For the evaluation of miR-590 targeting potential, NSCs were transfected with pGL3 luciferase reporter constructs harboring the miR-590 target sequence (wild type or mutant) for the 3′-UTR of VEGF mRNA. For transcription reporter assay of miR-590, the putative promoter region was selected based on the upstream sequence of miR-590 gene. The promoter region of miR-590 contains one potential HRE, and has been cloned into pGL3 luciferase reporter plasmid at the upstream of Luc open reading frame. Mutagenesis was done by using a QuikChange site-directed mutagenesis kit (Stratagene), and confirmed by DNA sequencing. All transfections were performed by Nucleofector system (Lonza, Basel, Switzerland), and the activities of firefly luciferase and renilla luciferase (as internal control) in the cell lysates were measured with the Dual-Luciferase Assay System (Promega, Madison, WI, United States).

Western Blot

Western blot was performed in cultured cells following various treatments. The protein lysates (1% NP40, 50 mM Tris, 5 mM EDTA, 1% SDS, 1% sodium deoxycholate, 1% Triton X-100, 1 mM PMSF, 10 mg/ml aprotinin, 1 mg/ml leupeptin, and pH = 7.5) were measured by Bradford assay and the same amount of proteins was resolved on SDS-PAGE followed by an electric transfer to a PVDF membrane. The blots were blocked by 5% non-fat milk and incubated with primary antibodies, including HIF-1α (ab51608, 1:1000; Abcam, Cambridge, MA, United States), VEGF (ab51745, 1:2000; Abcam, United States) and GAPDH (ab9484, 1:1000; Abcam, United States). The blots were then incubated by appropriate HRP conjugated secondary antibodies, and signals were visualized by an enhanced ECL-based imaging system.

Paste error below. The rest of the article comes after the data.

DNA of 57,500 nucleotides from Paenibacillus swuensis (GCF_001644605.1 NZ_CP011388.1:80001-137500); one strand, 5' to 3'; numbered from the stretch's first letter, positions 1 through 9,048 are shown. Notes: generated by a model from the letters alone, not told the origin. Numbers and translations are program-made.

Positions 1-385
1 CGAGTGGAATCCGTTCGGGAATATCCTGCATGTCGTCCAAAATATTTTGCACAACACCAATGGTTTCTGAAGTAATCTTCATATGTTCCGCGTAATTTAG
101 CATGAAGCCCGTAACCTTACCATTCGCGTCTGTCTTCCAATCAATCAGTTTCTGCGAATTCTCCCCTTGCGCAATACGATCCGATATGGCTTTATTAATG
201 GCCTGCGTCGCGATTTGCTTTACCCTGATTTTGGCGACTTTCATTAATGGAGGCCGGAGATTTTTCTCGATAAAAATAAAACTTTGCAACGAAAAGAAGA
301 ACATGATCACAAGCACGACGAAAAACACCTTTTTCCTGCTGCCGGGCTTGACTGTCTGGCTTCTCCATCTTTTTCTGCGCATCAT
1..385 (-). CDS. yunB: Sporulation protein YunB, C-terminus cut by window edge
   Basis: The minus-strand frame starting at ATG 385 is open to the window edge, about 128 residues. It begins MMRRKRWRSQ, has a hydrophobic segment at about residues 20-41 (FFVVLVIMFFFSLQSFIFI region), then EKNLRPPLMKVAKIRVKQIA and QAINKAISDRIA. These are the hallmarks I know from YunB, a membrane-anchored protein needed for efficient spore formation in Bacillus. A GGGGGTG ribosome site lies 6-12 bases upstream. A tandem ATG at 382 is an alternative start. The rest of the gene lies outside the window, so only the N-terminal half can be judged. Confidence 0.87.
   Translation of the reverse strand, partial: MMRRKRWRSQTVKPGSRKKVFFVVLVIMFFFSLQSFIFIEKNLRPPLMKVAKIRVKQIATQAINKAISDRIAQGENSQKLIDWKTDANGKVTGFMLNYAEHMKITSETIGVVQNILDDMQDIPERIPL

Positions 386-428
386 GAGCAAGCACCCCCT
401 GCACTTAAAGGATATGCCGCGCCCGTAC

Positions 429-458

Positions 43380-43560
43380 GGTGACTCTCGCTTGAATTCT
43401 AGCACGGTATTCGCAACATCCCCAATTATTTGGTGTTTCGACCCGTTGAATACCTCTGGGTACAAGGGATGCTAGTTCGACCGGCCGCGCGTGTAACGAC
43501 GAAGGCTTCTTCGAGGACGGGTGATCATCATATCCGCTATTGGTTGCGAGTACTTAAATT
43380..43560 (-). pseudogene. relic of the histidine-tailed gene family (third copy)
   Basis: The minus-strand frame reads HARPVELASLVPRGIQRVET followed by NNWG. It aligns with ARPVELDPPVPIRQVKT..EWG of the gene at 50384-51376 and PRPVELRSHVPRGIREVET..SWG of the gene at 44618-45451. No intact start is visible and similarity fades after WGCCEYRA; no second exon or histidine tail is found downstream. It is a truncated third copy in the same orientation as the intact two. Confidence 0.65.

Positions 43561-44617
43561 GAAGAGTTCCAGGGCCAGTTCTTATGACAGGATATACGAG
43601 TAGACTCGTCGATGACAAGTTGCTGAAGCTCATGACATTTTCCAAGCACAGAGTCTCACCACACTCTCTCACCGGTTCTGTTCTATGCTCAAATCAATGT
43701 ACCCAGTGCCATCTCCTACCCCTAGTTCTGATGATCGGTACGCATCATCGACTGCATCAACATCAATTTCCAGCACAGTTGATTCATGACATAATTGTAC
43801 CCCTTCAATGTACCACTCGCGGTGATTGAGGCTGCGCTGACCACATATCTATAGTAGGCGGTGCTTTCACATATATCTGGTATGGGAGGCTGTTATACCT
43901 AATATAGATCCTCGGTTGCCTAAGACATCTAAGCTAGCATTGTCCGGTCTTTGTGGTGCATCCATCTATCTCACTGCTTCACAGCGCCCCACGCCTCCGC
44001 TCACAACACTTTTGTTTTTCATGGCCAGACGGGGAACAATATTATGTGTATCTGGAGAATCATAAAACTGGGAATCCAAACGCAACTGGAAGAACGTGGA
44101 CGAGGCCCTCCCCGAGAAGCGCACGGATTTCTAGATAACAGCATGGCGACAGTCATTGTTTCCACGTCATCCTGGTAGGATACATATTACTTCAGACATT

Chromatin Immunoprecipitation (ChIP) Assay

Interaction of HIF-1α to the HREs at the promoter of miR-590 gene was examined by ChIP assay. Briefly, cells were cross-linked with 1% formaldehyde, sheared to an average size of 400 bp, and subsequently immunoprecipitated with antibodies against HIF-1α (Abcam, ab2185) or control IgG. Immunoprecipitated DNA was then isolated for ChIP-PCR using primers for the HRE sites in the promoter region of miR-590. A positive control antibody (RNA polymerase II) and a negative control non-immune IgG were used to demonstrate the efficacy of the kit reagents (Epigentek Group Inc, P-2025-48). Binding efficiency (Bound/RPII%) was calculated by using a ratio of amplification efficiency of the ChIP sample over Polymerase RNA II as follows: 2(RPII CT – Sample CT) × 100%.

Statistical Analysis